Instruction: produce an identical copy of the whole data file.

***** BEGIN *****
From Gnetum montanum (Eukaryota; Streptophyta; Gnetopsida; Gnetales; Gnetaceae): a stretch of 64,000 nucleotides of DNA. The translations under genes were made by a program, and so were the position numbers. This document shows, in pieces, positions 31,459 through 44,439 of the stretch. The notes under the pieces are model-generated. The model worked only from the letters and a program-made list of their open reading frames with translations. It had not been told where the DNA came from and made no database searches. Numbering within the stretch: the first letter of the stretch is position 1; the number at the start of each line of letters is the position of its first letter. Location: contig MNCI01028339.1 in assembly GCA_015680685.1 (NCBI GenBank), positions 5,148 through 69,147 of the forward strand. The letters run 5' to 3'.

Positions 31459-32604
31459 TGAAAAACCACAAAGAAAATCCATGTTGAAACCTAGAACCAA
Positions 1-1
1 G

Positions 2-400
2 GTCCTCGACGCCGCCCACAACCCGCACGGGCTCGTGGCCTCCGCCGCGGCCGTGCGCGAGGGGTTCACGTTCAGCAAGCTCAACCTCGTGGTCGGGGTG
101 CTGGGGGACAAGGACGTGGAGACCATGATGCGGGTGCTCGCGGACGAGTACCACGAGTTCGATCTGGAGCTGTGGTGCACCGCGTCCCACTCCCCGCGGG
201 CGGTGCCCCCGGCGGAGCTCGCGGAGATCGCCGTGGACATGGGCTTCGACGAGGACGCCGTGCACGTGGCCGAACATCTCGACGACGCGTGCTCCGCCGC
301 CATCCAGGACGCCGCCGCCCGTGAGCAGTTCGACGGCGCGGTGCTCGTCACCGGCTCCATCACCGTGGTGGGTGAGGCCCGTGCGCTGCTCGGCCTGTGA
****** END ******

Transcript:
From Gnetum montanum (Eukaryota; Streptophyta; Gnetopsida; Gnetales; Gnetaceae): a stretch of 64,000 nucleotides of DNA. The translations under genes were made by a program, and so were the position numbers. This document shows, in pieces, positions 31,459 through 44,439 of the stretch. The notes under the pieces are model-generated. The model worked only from the letters and a program-made list of their open reading frames with translations. It had not been told where the DNA came from and made no database searches. Numbering within the stretch: the first letter of the stretch is position 1; the number at the start of each line of letters is the position of its first letter. Location: contig MNCI01028339.1 in assembly GCA_015680685.1 (NCBI GenBank), positions 5,148 through 69,147 of the forward strand. The letters run 5' to 3'.

Positions 31459-32604
31459 TGAAAAACCACAAAGAAAATCCATGTTGAAACCTAGAACCAA
Positions 1-1
1 G

Positions 2-400
2 GTCCTCGACGCCGCCCACAACCCGCACGGGCTCGTGGCCTCCGCCGCGGCCGTGCGCGAGGGGTTCACGTTCAGCAAGCTCAACCTCGTGGTCGGGGTG
101 CTGGGGGACAAGGACGTGGAGACCATGATGCGGGTGCTCGCGGACGAGTACCACGAGTTCGATCTGGAGCTGTGGTGCACCGCGTCCCACTCCCCGCGGG
201 CGGTGCCCCCGGCGGAGCTCGCGGAGATCGCCGTGGACATGGGCTTCGACGAGGACGCCGTGCACGTGGCCGAACATCTCGACGACGCGTGCTCCGCCGC
301 CATCCAGGACGCCGCCGCCCGTGAGCAGTTCGACGGCGCGGTGCTCGTCACCGGCTCCATCACCGTGGTGGGTGAGGCCCGTGCGCTGCTCGGCCTGTGA